MORE people have died in police-related incidents on the roads of West Yorkshire than anywhere else in the UK outside of London.

Statistics from the police watchdog, the Independent Police Complaints Commission, show there were 28 fatalities in West Yorkshire in the ten years to April this year in road traffic incidents involving the police.

These are defined as the deaths of motorists, cyclists or pedestrians arising from police pursuits, police vehicles responding to emergency calls and other police traffic-related activity.

Only the Metropolitan Police had more fatalities - 45 - over the ten-year period. In total, there were 309 deaths across the UK, according to the IPCC's annual report into deaths during or following police contact.

Last year West Yorkshire had three deaths in police-related road traffic incidents - out of 12 in the UK, the lowest figure for ten years. Ten of those deaths involved police pursuits.

Bradford has seen a number of high-profile deaths where police were involved in recent years.

In October 2012, schoolboy Bilal Khizar, 12, was killed when he was struck by a speeding car as he crossed Rooley Lane in Bierley. The Seat Ibiza sped off after officers stopped it in a lay-by. Police began a pursuit but lost sight of the Seat before the accident. The driver pleaded guilty to causing death by dangerous driving.

Brothers Sam and Christopher Blowman died when their Ford Focus crashed into a tree after a police pursuit at speeds of around 100mph, in May 2012.

They failed to stop for police when it was spotted travelling at excessive speed. It crashed in Woodside Road, Wyke. Christopher , 31,and Sam, 27, a soldier, both of Buttershaw, were found to have taken drink and drugs.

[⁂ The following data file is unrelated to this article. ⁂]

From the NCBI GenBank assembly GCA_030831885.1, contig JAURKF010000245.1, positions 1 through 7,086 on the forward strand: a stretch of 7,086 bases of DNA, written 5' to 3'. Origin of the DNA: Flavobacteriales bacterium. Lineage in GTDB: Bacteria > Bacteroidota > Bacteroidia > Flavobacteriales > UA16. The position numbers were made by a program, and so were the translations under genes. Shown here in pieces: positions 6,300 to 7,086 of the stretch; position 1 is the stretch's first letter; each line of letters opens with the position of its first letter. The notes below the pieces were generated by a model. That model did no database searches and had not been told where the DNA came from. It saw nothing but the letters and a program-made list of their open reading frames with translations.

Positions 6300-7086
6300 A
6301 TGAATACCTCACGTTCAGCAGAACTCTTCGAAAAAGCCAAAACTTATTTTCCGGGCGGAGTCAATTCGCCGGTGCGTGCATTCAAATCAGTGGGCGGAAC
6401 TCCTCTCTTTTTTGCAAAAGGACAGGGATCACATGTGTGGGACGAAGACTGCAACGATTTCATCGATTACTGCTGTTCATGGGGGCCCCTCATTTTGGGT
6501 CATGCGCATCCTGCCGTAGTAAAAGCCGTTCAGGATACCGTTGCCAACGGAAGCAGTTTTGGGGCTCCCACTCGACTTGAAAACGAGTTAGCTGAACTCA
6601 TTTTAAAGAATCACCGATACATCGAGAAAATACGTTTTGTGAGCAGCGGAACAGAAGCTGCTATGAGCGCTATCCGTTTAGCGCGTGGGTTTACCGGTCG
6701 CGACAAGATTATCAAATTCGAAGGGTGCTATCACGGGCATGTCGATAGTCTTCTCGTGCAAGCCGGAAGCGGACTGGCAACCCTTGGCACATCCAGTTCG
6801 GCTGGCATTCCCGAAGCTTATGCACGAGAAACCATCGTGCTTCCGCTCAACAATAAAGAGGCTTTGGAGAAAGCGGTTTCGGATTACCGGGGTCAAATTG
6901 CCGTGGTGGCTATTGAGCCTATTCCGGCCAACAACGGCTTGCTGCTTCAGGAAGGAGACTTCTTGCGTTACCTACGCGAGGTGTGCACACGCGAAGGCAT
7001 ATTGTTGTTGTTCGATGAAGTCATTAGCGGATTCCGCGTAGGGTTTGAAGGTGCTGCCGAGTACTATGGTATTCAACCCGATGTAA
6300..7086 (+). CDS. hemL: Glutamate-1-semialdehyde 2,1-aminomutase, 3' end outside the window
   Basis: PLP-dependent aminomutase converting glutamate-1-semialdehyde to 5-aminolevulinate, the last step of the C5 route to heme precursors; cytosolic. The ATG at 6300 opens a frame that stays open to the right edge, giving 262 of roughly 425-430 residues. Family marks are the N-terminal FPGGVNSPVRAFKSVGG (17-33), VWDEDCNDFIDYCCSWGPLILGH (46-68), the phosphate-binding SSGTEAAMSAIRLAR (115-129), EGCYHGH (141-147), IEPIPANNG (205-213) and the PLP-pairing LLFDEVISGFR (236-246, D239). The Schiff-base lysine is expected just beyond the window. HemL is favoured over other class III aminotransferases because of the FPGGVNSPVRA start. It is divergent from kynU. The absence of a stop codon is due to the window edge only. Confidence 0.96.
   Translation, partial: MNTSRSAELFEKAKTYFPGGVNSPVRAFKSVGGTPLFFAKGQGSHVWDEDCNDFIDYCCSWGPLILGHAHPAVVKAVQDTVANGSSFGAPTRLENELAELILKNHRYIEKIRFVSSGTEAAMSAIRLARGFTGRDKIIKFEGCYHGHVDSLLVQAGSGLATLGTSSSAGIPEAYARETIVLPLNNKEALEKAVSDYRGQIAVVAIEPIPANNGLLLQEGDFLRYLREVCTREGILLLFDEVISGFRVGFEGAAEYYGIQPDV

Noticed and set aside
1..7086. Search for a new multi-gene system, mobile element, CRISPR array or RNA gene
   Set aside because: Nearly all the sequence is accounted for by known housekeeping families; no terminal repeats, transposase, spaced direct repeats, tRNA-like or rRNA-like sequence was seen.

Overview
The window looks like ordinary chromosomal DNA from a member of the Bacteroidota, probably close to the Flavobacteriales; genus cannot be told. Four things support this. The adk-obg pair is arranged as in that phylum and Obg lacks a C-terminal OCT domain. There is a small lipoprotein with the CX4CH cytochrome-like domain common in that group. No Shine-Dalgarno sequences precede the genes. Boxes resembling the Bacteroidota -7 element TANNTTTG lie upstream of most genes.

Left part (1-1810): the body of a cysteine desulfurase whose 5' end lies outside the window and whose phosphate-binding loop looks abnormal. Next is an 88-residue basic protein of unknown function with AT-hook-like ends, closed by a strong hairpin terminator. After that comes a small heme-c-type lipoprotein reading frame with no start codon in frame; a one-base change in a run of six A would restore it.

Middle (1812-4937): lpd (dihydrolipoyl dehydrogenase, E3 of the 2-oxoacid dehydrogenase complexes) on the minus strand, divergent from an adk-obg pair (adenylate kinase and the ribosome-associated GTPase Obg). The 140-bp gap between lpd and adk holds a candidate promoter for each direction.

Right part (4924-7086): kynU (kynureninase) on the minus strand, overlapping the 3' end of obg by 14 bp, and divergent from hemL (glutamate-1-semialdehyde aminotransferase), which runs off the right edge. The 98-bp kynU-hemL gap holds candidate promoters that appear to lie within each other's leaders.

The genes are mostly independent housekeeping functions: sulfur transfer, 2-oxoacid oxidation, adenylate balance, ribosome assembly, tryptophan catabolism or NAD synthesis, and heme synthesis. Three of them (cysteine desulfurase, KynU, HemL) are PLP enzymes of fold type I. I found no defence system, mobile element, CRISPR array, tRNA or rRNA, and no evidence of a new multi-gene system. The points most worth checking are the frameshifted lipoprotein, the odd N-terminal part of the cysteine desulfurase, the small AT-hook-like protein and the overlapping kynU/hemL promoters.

Three teenagers and a 21-year-old man died in December 2008 when the stolen, high-powered Subaru Impreza they were travelling in smashed into a fish and chip shop in Killinghall Road, Laisterdyke, and burst into flames.

Patrolling officers had seen the stolen car and followed it. The pursuit lasted less than a minute before the Subaru hit the building. Police were absolved of blame.

The IPCC report found that deaths in or following police custody were at their lowest level for ten years. For the second year running there were no fatal shootings in the UK. But the number of people apparently committing suicide within 48 hours of release from police custody was the highest in ten years.

West Yorkshire Police had the second highest figure for other deaths following police contact which did not involve arrest and were subject to an IPCC investigation. But in other categories the force fared well.

West Yorkshire's Temporary Deputy Chief Constable, John Robins, said: “We take our duty of care to the people of West Yorkshire we come in contact with - whether they are witnesses, victims or suspected criminals - very seriously.

"It is important to note that this force is the fourth largest in the country and our officers and staff have contact with hundreds, if not thousands, of people on a daily basis, often in difficult and challenging circumstances.

"Of course one death is too many and we always review the particular circumstances of the case."

West Yorkshire Police and Crime Commissioner, Mark Burns-Williamson, said: “One death is too many and I will ensure all complaints against the police are properly scrutinised.

“We need to do everything we can to prevent deaths on our roads. While incidents regarding road safety are dropping, we need to do more to ensure this trend continues."

Ned Liddemore, vice chairman of West Yorkshire Police Federation, said: "Our officers act in a thoroughly professional manner. They are as keen as anyone to ensure that the public whom they serve are kept safe from harm."